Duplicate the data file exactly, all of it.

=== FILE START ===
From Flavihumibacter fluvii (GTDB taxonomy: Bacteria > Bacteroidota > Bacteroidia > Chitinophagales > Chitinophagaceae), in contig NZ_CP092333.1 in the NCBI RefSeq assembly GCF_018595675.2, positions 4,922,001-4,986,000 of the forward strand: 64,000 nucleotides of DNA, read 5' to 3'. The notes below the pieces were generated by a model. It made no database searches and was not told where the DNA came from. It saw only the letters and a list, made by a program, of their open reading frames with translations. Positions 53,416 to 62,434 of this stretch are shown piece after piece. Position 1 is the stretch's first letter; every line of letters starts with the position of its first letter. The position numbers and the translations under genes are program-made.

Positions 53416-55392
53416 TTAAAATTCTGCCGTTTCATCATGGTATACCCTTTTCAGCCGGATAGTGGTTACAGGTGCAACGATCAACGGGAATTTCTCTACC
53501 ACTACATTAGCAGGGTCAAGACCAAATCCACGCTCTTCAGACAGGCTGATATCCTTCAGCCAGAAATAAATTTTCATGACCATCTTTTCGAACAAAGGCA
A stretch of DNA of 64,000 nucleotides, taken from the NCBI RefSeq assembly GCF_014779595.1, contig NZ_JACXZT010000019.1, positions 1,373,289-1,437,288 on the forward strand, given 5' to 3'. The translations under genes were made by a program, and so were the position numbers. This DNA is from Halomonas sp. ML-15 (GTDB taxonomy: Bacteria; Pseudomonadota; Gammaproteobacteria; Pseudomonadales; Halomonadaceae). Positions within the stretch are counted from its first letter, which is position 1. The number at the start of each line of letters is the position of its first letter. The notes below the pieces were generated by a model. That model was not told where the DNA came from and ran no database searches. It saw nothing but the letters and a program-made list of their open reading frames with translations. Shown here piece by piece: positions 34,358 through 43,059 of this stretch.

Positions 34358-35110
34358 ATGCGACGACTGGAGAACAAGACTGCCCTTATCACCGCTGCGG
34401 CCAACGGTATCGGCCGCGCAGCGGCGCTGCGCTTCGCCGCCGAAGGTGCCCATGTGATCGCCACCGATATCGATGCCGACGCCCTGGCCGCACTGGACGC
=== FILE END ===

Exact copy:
From Flavihumibacter fluvii (GTDB taxonomy: Bacteria > Bacteroidota > Bacteroidia > Chitinophagales > Chitinophagaceae), in contig NZ_CP092333.1 in the NCBI RefSeq assembly GCF_018595675.2, positions 4,922,001-4,986,000 of the forward strand: 64,000 nucleotides of DNA, read 5' to 3'. The notes below the pieces were generated by a model. It made no database searches and was not told where the DNA came from. It saw only the letters and a list, made by a program, of their open reading frames with translations. Positions 53,416 to 62,434 of this stretch are shown piece after piece. Position 1 is the stretch's first letter; every line of letters starts with the position of its first letter. The position numbers and the translations under genes are program-made.

Positions 53416-55392
53416 TTAAAATTCTGCCGTTTCATCATGGTATACCCTTTTCAGCCGGATAGTGGTTACAGGTGCAACGATCAACGGGAATTTCTCTACC
53501 ACTACATTAGCAGGGTCAAGACCAAATCCACGCTCTTCAGACAGGCTGATATCCTTCAGCCAGAAATAAATTTTCATGACCATCTTTTCGAACAAAGGCA
A stretch of DNA of 64,000 nucleotides, taken from the NCBI RefSeq assembly GCF_014779595.1, contig NZ_JACXZT010000019.1, positions 1,373,289-1,437,288 on the forward strand, given 5' to 3'. The translations under genes were made by a program, and so were the position numbers. This DNA is from Halomonas sp. ML-15 (GTDB taxonomy: Bacteria; Pseudomonadota; Gammaproteobacteria; Pseudomonadales; Halomonadaceae). Positions within the stretch are counted from its first letter, which is position 1. The number at the start of each line of letters is the position of its first letter. The notes below the pieces were generated by a model. That model was not told where the DNA came from and ran no database searches. It saw nothing but the letters and a program-made list of their open reading frames with translations. Shown here piece by piece: positions 34,358 through 43,059 of this stretch.

Positions 34358-35110
34358 ATGCGACGACTGGAGAACAAGACTGCCCTTATCACCGCTGCGG
34401 CCAACGGTATCGGCCGCGCAGCGGCGCTGCGCTTCGCCGCCGAAGGTGCCCATGTGATCGCCACCGATATCGATGCCGACGCCCTGGCCGCACTGGACGC